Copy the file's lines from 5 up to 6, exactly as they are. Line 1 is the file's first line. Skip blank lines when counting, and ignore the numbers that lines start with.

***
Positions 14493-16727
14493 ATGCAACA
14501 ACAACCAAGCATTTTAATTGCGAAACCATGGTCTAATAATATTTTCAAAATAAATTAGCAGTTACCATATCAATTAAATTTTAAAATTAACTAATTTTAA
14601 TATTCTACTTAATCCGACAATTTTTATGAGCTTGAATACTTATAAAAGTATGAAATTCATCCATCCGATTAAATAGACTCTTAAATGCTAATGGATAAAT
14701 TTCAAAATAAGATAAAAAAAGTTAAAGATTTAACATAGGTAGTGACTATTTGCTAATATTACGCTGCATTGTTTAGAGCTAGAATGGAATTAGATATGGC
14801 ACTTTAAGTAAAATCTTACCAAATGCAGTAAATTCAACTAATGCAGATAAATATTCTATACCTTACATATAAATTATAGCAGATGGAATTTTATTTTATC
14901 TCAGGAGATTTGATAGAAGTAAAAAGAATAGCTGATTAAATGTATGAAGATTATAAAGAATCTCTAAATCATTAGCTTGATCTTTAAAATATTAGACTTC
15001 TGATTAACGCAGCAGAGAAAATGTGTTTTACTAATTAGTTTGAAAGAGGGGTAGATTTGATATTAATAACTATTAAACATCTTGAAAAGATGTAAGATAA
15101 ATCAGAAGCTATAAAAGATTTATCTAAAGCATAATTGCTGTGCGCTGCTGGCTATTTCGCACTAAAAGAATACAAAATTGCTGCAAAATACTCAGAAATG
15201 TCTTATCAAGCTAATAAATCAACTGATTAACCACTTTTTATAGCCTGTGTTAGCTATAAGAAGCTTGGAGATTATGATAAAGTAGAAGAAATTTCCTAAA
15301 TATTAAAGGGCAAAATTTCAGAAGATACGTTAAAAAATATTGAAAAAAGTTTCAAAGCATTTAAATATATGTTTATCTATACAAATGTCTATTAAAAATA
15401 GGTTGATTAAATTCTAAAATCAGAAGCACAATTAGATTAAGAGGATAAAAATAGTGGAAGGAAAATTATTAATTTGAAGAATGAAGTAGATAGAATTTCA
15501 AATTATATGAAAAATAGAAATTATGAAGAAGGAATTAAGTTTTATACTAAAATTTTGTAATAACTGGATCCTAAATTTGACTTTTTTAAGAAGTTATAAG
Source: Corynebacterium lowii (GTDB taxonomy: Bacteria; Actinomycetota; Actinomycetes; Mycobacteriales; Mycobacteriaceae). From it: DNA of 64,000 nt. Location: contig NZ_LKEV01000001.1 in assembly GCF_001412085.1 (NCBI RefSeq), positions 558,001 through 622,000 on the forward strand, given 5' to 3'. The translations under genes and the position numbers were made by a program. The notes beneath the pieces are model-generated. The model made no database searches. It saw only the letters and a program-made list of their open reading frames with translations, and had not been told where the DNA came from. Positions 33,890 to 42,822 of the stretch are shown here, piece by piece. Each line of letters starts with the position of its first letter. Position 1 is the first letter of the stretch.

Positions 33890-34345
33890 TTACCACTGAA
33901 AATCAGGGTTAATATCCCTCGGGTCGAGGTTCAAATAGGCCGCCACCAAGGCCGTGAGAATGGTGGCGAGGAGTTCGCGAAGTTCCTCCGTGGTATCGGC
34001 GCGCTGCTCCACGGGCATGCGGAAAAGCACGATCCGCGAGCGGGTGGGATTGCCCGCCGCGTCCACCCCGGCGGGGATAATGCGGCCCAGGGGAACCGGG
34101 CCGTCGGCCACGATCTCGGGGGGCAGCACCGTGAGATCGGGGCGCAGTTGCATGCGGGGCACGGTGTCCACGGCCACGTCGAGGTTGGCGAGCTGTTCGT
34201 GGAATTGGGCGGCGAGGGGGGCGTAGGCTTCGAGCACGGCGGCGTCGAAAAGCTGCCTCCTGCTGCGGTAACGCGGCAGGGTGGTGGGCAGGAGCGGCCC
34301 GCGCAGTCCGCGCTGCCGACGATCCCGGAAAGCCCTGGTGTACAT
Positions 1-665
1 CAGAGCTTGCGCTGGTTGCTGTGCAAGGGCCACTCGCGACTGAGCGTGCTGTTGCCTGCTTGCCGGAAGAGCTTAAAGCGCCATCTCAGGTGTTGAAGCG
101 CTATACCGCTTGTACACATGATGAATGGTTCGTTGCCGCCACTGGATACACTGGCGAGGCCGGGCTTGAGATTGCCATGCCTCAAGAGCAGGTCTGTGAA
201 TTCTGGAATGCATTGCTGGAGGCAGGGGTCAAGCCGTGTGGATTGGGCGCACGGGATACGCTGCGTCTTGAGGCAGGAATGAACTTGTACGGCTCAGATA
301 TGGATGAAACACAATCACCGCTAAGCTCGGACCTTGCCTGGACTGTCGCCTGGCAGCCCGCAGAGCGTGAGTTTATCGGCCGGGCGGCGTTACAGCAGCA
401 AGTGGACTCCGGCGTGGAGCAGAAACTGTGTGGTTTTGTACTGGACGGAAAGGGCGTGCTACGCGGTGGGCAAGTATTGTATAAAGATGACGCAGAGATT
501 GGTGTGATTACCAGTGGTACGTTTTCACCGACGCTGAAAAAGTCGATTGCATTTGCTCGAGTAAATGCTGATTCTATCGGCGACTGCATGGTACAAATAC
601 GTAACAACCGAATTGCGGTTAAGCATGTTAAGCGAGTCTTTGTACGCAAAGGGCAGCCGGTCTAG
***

14701 TTCAAAATAAGATAAAAAAAGTTAAAGATTTAACATAGGTAGTGACTATTTGCTAATATTACGCTGCATTGTTTAGAGCTAGAATGGAATTAGATATGGC
14801 ACTTTAAGTAAAATCTTACCAAATGCAGTAAATTCAACTAATGCAGATAAATATTCTATACCTTACATATAAATTATAGCAGATGGAATTTTATTTTATC